D&T is not included in the government's English Baccalaureate (EBacc) school-performance measure of good grades in a set of key subjects.
These subjects are maths, English, the sciences and a language, plus history or geography.
D&T had been retained in the new national curriculum but only just, Mr Green said.
At one point there had been fears it might be left out entirely. And now, instead of being compulsory from five to 16, as it had been in the old curriculum, it was mandatory only until the age of 14, he said.
Understandably teachers had been put off specialising in the subject in their initial training, so there was now a shortfall in their numbers of about 1,200, Mr Green said.
Some head teachers still misunderstood the subject, he added, confusing it with the old-fashioned craft subjects it had replaced and had reacted to teacher shortages by cutting teaching time.
The upshot is numbers taking D&T GCSE have dropped from about 450,000 10 years ago to just over 230,000 now.
This is despite skills education being singled out by ministers as vital to our economic future.
Mr Green urged them to "talk the subject up" and make it clear it was among the vital science, technology, engineering and maths (Stem) subjects pupils were encouraged to take.
He said D&T was a useful third A-level for would-be engineering students at top universities, alongside maths and physics.
Computing should not be the only subject regarded as technology, he said.
Mr Green wants the government to ensure it trains enough D&T teachers and gives them enough continuous professional development to keep across new trends.
He said he had recently returned from China, where the cities of Shanghai and Nanjing had invited him to share his expertise.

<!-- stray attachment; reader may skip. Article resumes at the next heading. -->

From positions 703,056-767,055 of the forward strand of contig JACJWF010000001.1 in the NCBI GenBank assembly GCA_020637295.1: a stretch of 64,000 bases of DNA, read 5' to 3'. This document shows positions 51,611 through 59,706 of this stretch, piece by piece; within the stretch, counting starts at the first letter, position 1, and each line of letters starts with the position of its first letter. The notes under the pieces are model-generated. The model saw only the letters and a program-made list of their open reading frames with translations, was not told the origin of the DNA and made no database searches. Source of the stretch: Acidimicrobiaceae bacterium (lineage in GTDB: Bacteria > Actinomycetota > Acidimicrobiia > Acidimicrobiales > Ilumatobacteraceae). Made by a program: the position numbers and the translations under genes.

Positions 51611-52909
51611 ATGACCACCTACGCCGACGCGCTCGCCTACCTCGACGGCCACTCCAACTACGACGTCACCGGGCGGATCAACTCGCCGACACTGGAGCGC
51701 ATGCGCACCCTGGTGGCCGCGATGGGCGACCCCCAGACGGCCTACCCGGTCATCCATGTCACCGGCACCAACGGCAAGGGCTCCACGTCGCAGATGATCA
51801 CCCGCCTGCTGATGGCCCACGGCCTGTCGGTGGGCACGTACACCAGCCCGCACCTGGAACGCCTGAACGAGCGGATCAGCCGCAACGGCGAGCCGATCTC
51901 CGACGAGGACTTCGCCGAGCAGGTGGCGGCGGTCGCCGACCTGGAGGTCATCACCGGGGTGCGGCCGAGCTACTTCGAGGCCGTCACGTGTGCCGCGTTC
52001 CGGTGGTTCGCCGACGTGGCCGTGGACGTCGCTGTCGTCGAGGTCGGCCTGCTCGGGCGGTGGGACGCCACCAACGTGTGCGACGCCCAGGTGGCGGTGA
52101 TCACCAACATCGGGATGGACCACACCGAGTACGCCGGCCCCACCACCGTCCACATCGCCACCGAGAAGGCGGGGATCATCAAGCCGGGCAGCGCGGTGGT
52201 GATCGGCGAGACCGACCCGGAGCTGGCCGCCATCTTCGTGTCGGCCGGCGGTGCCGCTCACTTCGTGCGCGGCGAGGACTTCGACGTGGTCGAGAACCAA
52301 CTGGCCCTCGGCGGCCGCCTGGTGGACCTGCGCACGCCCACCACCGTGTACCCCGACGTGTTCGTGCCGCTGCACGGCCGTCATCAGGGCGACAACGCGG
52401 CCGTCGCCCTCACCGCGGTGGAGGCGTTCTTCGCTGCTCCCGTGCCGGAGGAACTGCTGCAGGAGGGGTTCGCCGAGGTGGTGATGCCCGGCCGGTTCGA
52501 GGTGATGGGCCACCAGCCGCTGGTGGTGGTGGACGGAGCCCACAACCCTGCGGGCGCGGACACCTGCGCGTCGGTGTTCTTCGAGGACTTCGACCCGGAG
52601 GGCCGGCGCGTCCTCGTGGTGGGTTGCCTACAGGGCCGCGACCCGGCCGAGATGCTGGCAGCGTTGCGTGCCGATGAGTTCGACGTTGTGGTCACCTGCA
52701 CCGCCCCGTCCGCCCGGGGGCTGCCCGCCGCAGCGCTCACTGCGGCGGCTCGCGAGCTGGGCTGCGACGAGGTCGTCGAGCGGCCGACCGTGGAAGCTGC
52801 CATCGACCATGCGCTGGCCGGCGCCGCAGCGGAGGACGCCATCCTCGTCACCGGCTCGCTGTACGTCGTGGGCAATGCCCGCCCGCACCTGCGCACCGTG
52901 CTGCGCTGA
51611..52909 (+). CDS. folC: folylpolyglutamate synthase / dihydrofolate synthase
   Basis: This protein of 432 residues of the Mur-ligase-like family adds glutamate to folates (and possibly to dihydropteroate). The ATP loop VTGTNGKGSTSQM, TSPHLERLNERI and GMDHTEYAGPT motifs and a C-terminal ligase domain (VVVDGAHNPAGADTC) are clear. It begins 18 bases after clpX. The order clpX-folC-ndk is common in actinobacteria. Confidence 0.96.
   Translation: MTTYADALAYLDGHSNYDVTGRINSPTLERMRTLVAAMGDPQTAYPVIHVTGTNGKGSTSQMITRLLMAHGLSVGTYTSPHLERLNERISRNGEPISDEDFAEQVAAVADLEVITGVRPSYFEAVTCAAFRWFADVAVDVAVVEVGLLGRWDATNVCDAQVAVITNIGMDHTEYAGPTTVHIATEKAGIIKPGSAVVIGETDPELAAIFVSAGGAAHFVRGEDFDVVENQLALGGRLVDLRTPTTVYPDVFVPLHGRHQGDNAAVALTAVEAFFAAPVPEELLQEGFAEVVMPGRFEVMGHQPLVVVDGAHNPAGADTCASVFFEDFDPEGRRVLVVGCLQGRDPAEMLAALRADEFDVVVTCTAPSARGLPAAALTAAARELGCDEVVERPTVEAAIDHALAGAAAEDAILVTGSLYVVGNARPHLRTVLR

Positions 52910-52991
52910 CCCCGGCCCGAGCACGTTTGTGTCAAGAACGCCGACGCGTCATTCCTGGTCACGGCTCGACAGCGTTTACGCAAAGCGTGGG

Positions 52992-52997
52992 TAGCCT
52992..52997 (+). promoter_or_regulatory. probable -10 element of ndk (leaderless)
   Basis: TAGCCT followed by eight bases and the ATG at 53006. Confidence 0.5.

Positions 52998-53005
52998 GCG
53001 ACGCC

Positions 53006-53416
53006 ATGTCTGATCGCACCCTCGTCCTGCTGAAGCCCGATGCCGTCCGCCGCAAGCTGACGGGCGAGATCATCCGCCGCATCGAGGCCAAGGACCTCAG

"They have realised they are not good at developing risk taking, creativity and innovation in students, despite being good at building knowledge," he said.
"They are looking to introduce D&T while it is being marginalised and gradually eroded here. That thought is really quite scary."
Responding, the government said its plan was for schools to teach children "all the skills they need to succeed in modern Britain, including the next generation of successful British designers and engineers".
"We have transformed the design and technology curriculum so children are kept up to speed with the fast-changing technology industry and innovations like 3D printers, laser cutters and robotics," said a Department for Education spokeswoman.
"Pupils will analyse the work of leading designers from the past and present as well as how to make and design products.
"For example, by learning how to incorporate and programme micro-processor chips into products they have made."
More rigorous GCSEs and A-levels in D&T from 2016 could count towards a new performance measure, Progress 8, alongside other academic, arts and some vocational qualifications as well as the Ebacc subjects, said the spokeswoman.
"This will ensure schools helping to produce the designers and engineers of tomorrow are recognised for that success."